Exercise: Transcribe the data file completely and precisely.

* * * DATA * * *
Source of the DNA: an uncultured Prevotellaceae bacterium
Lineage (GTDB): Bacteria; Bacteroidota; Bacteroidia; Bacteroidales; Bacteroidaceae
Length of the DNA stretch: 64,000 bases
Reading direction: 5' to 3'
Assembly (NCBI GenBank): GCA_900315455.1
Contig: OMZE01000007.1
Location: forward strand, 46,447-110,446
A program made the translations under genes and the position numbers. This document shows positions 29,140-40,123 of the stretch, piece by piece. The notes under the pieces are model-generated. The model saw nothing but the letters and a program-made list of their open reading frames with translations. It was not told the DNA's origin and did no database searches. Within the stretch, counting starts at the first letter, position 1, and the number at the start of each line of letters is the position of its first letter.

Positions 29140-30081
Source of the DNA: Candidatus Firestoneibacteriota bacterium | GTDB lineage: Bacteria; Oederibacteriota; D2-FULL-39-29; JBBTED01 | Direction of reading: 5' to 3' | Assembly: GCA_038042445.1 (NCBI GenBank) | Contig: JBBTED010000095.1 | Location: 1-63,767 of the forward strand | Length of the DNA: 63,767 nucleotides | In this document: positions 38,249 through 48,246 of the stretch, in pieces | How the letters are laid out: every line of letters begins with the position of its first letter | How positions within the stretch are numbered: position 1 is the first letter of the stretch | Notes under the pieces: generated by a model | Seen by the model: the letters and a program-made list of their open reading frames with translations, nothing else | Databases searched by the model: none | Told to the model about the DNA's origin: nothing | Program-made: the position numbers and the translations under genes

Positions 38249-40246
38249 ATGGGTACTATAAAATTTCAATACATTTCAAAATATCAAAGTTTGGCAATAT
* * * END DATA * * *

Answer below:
Source of the DNA: an uncultured Prevotellaceae bacterium
Lineage (GTDB): Bacteria; Bacteroidota; Bacteroidia; Bacteroidales; Bacteroidaceae
Length of the DNA stretch: 64,000 bases
Reading direction: 5' to 3'
Assembly (NCBI GenBank): GCA_900315455.1
Contig: OMZE01000007.1
Location: forward strand, 46,447-110,446
A program made the translations under genes and the position numbers. This document shows positions 29,140-40,123 of the stretch, piece by piece. The notes under the pieces are model-generated. The model saw nothing but the letters and a program-made list of their open reading frames with translations. It was not told the DNA's origin and did no database searches. Within the stretch, counting starts at the first letter, position 1, and the number at the start of each line of letters is the position of its first letter.

Positions 29140-30081
Source of the DNA: Candidatus Firestoneibacteriota bacterium | GTDB lineage: Bacteria; Oederibacteriota; D2-FULL-39-29; JBBTED01 | Direction of reading: 5' to 3' | Assembly: GCA_038042445.1 (NCBI GenBank) | Contig: JBBTED010000095.1 | Location: 1-63,767 of the forward strand | Length of the DNA: 63,767 nucleotides | In this document: positions 38,249 through 48,246 of the stretch, in pieces | How the letters are laid out: every line of letters begins with the position of its first letter | How positions within the stretch are numbered: position 1 is the first letter of the stretch | Notes under the pieces: generated by a model | Seen by the model: the letters and a program-made list of their open reading frames with translations, nothing else | Databases searched by the model: none | Told to the model about the DNA's origin: nothing | Program-made: the position numbers and the translations under genes

Positions 38249-40246
38249 ATGGGTACTATAAAATTTCAATACATTTCAAAATATCAAAGTTTGGCAATAT